As the fiftieth anniversary of the first lunar landing approaches, American Moonshot takes a fresh look at the space program,  President John F. Kennedy’s inspiring challenge, and America’s race to the moon.

On May 25, 1961, JFK made an astonishing announcement: his goal of putting a man on the moon by the end of the decade. In his engrossing, fast-paced epic, Brinkley returns to the 1960s to recreate one of the most exciting and ambitious achievements in the history of humankind. American Moonshot brings together the extraordinary political, cultural, and scientific factors that fueled the birth and development of NASA and the Mercury, Gemini and Apollo projects, which shot the United States to victory in the space race against the Soviet Union at the height of the Cold War.

Since 2008, the IHC has brought top historians, journalists, and other prominent writers to Idaho Falls for the annual Distinguished Lecture. Previous speakers include presidential biographer Robert Dallek (2008), Pulitzer Prize-winning historian Laurel Thatcher Ulrich (2009), Western American historian Elliott West (2010), National Book Award winner Timothy Egan (2011), Pulitzer Prize-winning writer Rick Bragg (2012), best-selling author Alexandra Fuller (2013), Pulitzer Prize-winning journalist Isabel Wilkerson (2014), Pulitzer Prize-winning writer Diane McWhorter (2015), Pulitzer Prize-winning Vietnam War historian Fredrik Logevall (2016), Pulitzer Prize-winning novelist Anthony Doerr (2017), and Pulitzer Prize-winning journalist James B. Stewart in 2018.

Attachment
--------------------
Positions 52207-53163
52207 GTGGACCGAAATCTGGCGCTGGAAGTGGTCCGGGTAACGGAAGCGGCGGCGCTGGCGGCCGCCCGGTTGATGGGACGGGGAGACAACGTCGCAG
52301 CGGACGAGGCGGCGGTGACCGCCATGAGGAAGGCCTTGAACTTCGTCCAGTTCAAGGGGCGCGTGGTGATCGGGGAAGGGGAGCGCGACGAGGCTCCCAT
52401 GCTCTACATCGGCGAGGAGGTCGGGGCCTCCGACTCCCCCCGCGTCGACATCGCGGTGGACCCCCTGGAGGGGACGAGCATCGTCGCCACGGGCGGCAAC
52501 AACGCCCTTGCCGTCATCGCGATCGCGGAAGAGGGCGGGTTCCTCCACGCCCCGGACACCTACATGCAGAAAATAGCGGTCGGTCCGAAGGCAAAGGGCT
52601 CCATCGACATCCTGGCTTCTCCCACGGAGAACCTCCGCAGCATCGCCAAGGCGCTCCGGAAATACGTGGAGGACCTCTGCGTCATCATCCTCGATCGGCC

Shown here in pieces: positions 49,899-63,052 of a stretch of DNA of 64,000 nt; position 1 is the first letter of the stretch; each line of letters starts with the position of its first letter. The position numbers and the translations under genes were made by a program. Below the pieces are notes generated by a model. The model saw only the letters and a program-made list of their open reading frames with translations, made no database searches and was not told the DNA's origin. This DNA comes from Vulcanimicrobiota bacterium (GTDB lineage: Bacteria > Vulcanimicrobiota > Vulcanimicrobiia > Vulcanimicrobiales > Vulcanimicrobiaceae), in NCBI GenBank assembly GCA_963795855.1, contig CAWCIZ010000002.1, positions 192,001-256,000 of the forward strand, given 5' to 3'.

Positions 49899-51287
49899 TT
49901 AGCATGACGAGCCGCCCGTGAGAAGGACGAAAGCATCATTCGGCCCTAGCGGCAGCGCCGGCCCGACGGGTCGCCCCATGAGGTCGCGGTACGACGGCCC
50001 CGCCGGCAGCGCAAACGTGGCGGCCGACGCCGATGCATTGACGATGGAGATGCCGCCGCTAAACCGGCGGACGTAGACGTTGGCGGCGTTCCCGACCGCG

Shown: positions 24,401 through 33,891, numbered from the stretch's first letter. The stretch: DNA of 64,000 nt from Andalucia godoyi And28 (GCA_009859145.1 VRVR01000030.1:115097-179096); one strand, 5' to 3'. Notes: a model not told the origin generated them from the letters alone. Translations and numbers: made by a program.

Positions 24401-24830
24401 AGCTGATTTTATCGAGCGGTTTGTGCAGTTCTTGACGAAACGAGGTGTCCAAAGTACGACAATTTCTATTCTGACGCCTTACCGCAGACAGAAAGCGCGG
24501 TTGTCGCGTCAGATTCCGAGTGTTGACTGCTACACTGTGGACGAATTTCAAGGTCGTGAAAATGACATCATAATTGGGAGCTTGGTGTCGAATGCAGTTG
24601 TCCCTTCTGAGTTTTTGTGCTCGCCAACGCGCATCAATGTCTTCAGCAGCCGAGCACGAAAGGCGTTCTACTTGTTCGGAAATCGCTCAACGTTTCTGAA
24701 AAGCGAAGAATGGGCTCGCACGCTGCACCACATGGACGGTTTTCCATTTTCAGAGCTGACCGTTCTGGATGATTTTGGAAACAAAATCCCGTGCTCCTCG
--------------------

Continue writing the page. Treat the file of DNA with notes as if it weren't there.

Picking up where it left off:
Apr
30
Tue
Historical Idaho Women Stories and Folksongs @ Moscow Public Library
Apr 30 @ 6:00 pm

speaker: Tracy Morrison
In 1883, Sarah Winnemucca was the first Native American woman to publish an autobiography “Life Among the Paiutes, Their Wrongs and Claims” documenting the first 40 years of experiences between her people and European settlers. Polly Bemis was shipped to America by the slave trade, and became a free woman after many years of servitude. Kittie Wilkins, the Horse Queen of Idaho, was the only woman horse breeder of her time who supplied thousands of horses all over North America. Historical Idaho Women Stories and Folksongs, presents brief introduction stories followed by original songs recognizing historical Idaho women.

May
1
Wed